As a plumber, 2nd District Congressman Markwayne Mullin’s expertise might not seem to be pharmaceuticals.

But as a U.S. representative, he knows the impact of escalating prescription drug prices on his constituents because he and his staff hear about it almost every day.

Adjusted for inflation, Americans’ per capita spending on prescription drugs has increased tenfold since 1960, according to an analysis by the Kaiser Family Foundation.

As a business owner, Mullin knows about the impact of such costs on employers and the people who work for them.

So Mullin has spent the past several years digging into the issue, mostly through his membership on the influential House Energy and Commerce subcommittee on Health.

“We’re not getting any answers,” Mullin told representatives of the pharmaceutical and prescription benefit management sectors during a committee hearing in May.

“We’re going to do this. ... You can choose to be part of the solution or we’re going to consider you part of the problem, and that’s not what we’re trying to do,” Mullin told the panelists.

But if Mullin has been less than impressed with industry response to the situation, he is also lukewarm about some of the ideas bouncing around Washington.

Less regulation, not more, is the key to unlocking lower prescription drug prices, Mullin said last week.

“Right now I don’t think entrepreneurs have access to the markets,” he said.

Some observers see a priority on profits, share prices and dividends as the underlying force driving higher prices. In this argument, pricing and research decisions are driven more by what the market will bear than a reasonable return on investment, even if those decisions mean pricing some Americans out of life-saving treatments.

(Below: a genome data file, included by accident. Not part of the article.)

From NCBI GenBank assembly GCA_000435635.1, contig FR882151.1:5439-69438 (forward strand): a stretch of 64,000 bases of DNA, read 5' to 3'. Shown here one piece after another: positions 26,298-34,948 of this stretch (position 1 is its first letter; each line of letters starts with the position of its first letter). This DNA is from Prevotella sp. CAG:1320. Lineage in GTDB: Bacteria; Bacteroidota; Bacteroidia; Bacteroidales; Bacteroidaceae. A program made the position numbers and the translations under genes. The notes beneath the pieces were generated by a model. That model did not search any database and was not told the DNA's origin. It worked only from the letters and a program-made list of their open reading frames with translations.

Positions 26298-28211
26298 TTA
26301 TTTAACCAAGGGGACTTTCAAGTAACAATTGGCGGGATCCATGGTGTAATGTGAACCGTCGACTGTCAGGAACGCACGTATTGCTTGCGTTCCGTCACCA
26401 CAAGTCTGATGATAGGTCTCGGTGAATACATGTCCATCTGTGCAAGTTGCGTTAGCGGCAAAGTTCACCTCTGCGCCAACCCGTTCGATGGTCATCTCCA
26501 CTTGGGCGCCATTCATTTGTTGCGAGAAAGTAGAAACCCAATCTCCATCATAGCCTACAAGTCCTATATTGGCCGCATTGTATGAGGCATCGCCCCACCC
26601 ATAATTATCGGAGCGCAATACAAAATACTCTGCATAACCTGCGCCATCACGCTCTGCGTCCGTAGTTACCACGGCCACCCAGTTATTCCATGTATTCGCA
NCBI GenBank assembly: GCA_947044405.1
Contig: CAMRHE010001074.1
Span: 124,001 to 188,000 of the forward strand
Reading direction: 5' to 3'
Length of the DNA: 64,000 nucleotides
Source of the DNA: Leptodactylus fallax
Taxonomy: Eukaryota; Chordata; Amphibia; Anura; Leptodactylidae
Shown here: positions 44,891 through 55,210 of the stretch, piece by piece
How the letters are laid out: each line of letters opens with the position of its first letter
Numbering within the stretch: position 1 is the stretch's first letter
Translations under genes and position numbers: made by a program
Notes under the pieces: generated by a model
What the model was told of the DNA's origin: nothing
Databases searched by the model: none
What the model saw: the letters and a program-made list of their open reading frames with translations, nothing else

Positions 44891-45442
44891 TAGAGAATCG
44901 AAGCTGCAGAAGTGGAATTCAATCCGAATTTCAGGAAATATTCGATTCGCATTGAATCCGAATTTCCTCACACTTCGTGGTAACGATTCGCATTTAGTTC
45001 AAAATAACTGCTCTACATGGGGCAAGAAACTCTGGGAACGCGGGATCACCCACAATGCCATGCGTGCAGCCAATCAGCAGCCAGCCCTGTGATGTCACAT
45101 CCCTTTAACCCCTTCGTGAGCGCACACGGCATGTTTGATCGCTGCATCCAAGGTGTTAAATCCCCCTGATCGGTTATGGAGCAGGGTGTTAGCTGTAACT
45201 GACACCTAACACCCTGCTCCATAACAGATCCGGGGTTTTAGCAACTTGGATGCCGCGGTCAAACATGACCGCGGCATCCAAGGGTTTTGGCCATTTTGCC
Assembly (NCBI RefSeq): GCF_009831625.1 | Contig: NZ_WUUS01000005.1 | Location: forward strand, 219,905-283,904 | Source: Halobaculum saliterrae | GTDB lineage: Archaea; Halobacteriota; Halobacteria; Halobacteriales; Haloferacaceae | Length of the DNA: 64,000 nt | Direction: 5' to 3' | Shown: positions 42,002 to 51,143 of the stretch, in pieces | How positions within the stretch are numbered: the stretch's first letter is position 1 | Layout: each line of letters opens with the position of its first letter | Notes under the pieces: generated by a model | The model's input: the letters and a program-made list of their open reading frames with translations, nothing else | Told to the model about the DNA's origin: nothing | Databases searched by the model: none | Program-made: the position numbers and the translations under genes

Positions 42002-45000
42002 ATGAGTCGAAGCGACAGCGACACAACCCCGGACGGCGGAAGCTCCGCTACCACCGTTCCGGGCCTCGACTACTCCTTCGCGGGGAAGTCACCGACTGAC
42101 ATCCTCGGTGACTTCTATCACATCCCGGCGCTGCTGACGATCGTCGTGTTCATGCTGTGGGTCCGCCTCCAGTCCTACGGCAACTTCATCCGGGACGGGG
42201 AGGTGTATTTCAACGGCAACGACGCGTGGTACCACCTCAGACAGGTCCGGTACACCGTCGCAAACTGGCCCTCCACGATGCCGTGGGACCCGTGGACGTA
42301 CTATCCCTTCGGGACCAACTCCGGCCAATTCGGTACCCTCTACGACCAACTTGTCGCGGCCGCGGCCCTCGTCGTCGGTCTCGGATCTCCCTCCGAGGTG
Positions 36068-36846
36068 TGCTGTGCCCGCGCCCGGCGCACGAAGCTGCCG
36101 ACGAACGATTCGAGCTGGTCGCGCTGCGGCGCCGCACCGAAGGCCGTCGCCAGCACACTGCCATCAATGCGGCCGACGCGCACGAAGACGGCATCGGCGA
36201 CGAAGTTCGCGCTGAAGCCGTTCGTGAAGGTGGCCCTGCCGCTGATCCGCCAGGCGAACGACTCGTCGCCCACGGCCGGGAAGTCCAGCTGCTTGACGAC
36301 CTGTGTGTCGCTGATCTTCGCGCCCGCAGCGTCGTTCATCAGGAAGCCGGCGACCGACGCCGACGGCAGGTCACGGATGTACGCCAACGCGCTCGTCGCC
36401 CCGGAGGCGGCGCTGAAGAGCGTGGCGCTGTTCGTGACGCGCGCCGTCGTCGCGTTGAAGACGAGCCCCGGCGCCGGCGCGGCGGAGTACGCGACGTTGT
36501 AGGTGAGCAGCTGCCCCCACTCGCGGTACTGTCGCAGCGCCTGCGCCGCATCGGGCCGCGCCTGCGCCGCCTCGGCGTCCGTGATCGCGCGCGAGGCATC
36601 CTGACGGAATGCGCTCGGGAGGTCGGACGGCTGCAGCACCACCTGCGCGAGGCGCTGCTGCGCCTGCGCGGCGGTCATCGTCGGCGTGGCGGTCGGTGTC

In Mullin’s view, more competition is the antidote. And the reason there isn’t more competition is pharmaceutical operating costs encourage consolidation, which reduces the number of drugmakers.

Operating costs, he said, are so high largely because of regulations, especially to get new drugs to market.

“Why does it take twice as long (to get approval) than in some European countries?” he said.

In the United States, new drugs are authorized through one agency, the Food and Drug Administration.

Most European countries belong to a consortium, called the European Medicines Agency, which sets testing standards that all members must follow. Test results from one member country are accepted in all the others.

Mullin said cooperation with the European agency could shorten trial times and reduce costs. He thinks that would encourage pharmaceutical startups and increase competition.

So would a less complicated method of determining who pays what for prescription drugs.

Mullin is not a fan of Congressional proposals to require more financial disclosure by medical and pharmaceutical companies, or to simply cap prices, but he is also frustrated by industry doublespeak.

At the May hearing he kept pressing — without much success — for an explanation of why something listed as a “discount” was actually a fee charged to consumers.

Last week Mullin said he still has questions about prescription benefit managers, the supposed third-party administrators who negotiate with drug companies on behalf of insurers.

“We stood up a $1 billion industry,” he said, referring to PBMs. “I want to know who’s paying for it. To me, it’s the consumer.”

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Randy Krehbiel


Twitter: @rkrehbiel

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